By Mike Wackett
The Panama Canal Authority (ACP) celebrated the first anniversary of the opening of the expanded waterway, described as a game-changing event in the history of maritime transport. ACP said the expanded canal’s inauguration on 26 June 2016 had resulted in “redrawn global trade routes”. The first post-panamax vessel to transit the canal was the specially renamed 9,443 TEU Cosco Shipping Panama. Prior to the $5.2 billion upgrade and widening of its locks, the 77km canal linking the Pacific Ocean with the Atlantic was restricted to vessels of about 5,100 TEU capacity.
By Tom Peters
Maintaining the quality of imported wine and beer is an absolute necessity for the Nova Scotia Liquor Corporation (NSLC), and is one of the reasons NSLC relies on the cool supply chain through Port of Halifax. “Of the 890 containers last year with shipments of wine, beer and spirits, 197 or 22 per cent, were insulated and 196 were reefer containers,” said Beverley Ware, NSLC’s Communications Advisor. She said the insulated and reefer containers carry beer and wine from such countries as Belgium, the Netherlands, Denmark, South Africa, Chile, Argentina, New Zealand and Australia.
Total cargo shipments through the St. Lawrence Seaway are up 18 per cent this year as the marine highway supports business growth from key sectors of the North American economy. According to The St. Lawrence Seaway Management Corporation, total cargo tonnage from March 20 to July 31 reached 16 million metric tons – 2.5 million metric tons more compared to the same period in 2016.
The Cross-Border Institute (CBI) at the University of Windsor is dedicated to research, education and public outreach related to the movement of people, goods and services across the Canada-U.S. border. It takes a multi-disciplinary perspective, incorporating engineering, economics, the social sciences, management and law. Drawing on the expertise of the University’s faculty, its goal is to find practical solutions to real world problems.
By R. Bruce Striegler
With a population just short of 800,000, Vancouver Island is the largest island on the West Coast of North America, and is comparable to the combined size of the Netherlands and Taiwan. It is separated from the BC mainland by the Strait of Georgia to the east and, to the south and southeast, from Washington State by the Strait of Juan de Fuca. Nestled off the coast of Vancouver Island, and between it and the mainland of British Columbia, lies an archipelago of more than 200 islands, many populated with year-round residents, and always a get-away location for local and international visitors. Goods are transported between the mainland, Vancouver Island and the Gulf Islands by ferry, adding cost and logistics issues to supply chains.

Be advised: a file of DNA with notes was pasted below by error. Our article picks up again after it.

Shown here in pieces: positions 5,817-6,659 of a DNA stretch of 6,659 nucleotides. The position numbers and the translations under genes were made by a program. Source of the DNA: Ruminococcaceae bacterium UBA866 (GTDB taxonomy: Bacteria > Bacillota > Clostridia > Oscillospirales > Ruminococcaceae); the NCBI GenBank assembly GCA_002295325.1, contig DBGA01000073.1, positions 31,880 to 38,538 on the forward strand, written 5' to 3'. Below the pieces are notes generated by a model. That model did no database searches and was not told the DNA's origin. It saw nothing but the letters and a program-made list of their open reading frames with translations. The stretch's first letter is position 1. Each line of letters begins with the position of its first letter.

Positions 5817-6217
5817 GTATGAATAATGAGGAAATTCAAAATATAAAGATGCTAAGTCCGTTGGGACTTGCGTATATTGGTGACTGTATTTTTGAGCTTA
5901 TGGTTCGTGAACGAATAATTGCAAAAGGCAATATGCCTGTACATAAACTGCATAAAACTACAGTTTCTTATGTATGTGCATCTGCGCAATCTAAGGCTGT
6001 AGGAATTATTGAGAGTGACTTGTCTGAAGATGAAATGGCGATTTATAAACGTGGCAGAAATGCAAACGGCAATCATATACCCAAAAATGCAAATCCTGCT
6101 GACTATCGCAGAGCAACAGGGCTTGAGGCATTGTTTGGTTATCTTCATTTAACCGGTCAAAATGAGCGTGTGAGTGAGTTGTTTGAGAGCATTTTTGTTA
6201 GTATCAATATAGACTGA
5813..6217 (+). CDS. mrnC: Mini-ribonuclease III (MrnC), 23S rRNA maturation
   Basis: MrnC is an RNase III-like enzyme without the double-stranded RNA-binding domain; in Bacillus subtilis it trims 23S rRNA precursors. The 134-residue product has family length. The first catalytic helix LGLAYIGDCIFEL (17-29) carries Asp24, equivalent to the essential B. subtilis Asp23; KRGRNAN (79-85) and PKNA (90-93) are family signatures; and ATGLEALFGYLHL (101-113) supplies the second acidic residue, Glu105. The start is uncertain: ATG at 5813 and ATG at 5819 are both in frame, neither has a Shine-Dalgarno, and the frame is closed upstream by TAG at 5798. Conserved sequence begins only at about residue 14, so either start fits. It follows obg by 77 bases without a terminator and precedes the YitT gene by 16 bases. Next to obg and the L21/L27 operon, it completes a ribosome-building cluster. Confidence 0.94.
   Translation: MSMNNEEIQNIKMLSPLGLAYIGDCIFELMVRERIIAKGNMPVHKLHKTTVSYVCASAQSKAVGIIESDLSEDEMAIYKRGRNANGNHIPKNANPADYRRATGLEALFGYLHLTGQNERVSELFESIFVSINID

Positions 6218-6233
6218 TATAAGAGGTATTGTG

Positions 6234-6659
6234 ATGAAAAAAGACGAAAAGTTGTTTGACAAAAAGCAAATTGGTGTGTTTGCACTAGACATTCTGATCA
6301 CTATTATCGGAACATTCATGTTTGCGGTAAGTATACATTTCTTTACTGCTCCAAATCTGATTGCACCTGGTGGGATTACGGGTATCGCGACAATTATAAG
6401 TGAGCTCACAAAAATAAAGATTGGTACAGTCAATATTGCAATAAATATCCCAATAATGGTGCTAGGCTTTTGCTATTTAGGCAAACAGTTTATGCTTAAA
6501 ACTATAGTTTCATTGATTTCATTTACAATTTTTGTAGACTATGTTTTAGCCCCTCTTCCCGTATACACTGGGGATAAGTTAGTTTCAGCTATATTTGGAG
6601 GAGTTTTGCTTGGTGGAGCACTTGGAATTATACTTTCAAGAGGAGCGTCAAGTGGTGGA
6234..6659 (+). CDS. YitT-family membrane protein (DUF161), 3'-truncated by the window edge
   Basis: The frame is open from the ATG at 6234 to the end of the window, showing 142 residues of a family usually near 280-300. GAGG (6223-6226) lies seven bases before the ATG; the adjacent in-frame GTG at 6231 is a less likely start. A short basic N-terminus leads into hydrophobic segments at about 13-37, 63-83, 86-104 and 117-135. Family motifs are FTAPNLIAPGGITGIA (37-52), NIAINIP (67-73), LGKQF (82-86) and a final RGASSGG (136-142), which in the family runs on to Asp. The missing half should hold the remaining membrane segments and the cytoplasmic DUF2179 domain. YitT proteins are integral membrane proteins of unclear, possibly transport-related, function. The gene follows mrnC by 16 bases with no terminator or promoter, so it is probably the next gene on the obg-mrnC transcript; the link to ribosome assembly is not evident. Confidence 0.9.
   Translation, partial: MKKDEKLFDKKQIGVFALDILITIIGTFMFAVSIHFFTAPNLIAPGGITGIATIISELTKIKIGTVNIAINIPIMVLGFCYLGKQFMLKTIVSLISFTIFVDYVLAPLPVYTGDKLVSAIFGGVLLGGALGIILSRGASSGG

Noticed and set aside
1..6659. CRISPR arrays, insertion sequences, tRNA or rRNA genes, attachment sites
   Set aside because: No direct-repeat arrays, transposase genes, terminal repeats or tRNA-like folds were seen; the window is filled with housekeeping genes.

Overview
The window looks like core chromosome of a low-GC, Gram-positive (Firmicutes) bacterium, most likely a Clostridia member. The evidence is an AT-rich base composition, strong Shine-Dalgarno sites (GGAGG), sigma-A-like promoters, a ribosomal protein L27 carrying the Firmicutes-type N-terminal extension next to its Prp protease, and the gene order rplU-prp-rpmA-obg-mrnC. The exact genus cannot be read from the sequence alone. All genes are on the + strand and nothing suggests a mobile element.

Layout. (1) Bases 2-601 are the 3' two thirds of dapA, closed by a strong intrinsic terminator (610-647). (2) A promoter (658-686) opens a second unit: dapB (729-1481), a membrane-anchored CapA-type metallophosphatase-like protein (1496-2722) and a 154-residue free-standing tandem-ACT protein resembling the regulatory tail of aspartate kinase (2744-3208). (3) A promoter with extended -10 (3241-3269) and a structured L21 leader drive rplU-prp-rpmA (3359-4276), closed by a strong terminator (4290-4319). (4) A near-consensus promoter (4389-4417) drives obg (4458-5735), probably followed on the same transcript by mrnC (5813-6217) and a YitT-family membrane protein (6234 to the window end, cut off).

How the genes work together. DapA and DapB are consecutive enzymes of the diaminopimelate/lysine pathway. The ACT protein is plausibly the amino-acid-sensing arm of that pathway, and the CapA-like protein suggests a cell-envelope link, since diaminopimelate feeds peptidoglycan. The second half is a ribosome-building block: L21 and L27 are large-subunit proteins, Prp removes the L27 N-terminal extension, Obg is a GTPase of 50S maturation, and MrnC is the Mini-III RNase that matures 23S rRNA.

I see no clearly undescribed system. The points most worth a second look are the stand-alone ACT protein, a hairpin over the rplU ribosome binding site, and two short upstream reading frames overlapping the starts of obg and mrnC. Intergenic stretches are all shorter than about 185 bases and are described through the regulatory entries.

By Alex Binkley
A delay by Canada Border Services Agency in the implementation of an electronic tracking system for freight forwarders handling imports and exports gives Canadian International Freight Forwarders Association more time to help the Agency get the process right.
After several years of working on the implementation of its e-Manifest system, which is aimed at expediting the movement of freight through customs facilities at land borders as well as ports and airports, CBSA announced May 23 a year-long pause in implementation as it tried to fix its operational problems.
By Brian Dunn
The geo-economic landscape is changing with new trade routes and the threat of renegotiations of trade agreements. Companies will be forced to rethink their business and logistics models, according to a trade industry expert.
For example, dry bulk/agri exports by rail to Mexico could be replaced by trade with other South American countries which could benefit the shipping industry, suggested Henriette Van Niekerk, Director & Global Head of Dry Bulk Analysis at London-based shipbroker Clarksons Platou. And with the U.S. slapping a 400 per cent tariff on Chinese steel imports and 200 per cent on Japanese steel, that steel could be replaced by steel imports from Russia or Brazil, Ms. Van Niekerk said at the Shipping Federation of Canada’s 15th Annual Conference in Montreal.
Chamber of Marine Commerce (CMC) is endorsing proposed international targets to reduce marine shipping’s carbon emissions per tonne-km by 50 per cent by 2050 in order to match the ambition of the Paris Agreement on climate change.
“Canadian Great Lakes-St. Lawrence Seaway shipowners are committed to environmental protection and fully endorse this proactive global approach to reducing the carbon footprint of marine shipping,” said Bruce Burrows, President of CMC. “Similar to the airline industry, marine shipping is an international business and it is important that we have one global solution to the challenge of climate change.”
By Alex Lennane
The first train from the UK to China left London Gateway on April 10, heading for Yiwu, where it arrived on 27 April, with 30 containers carrying whisky, soft drinks, vitamins and pharmaceuticals. Rail services between Europe and China have seen a surge in volumes as services grow and shippers take advantage of the cost and speed benefits available.
Port of Hamilton: Sustainability in the spotlight
Stewardship of the land and water around Hamilton’s port lands is fundamental to the Port of Hamilton’s strategy and operations. This year, HPA will begin the process of outlining a robust Sustainability program, that will track and report publicly on financial, social and environmental metrics. This program will build on a range of environmental initiatives that are already delivering important positive results: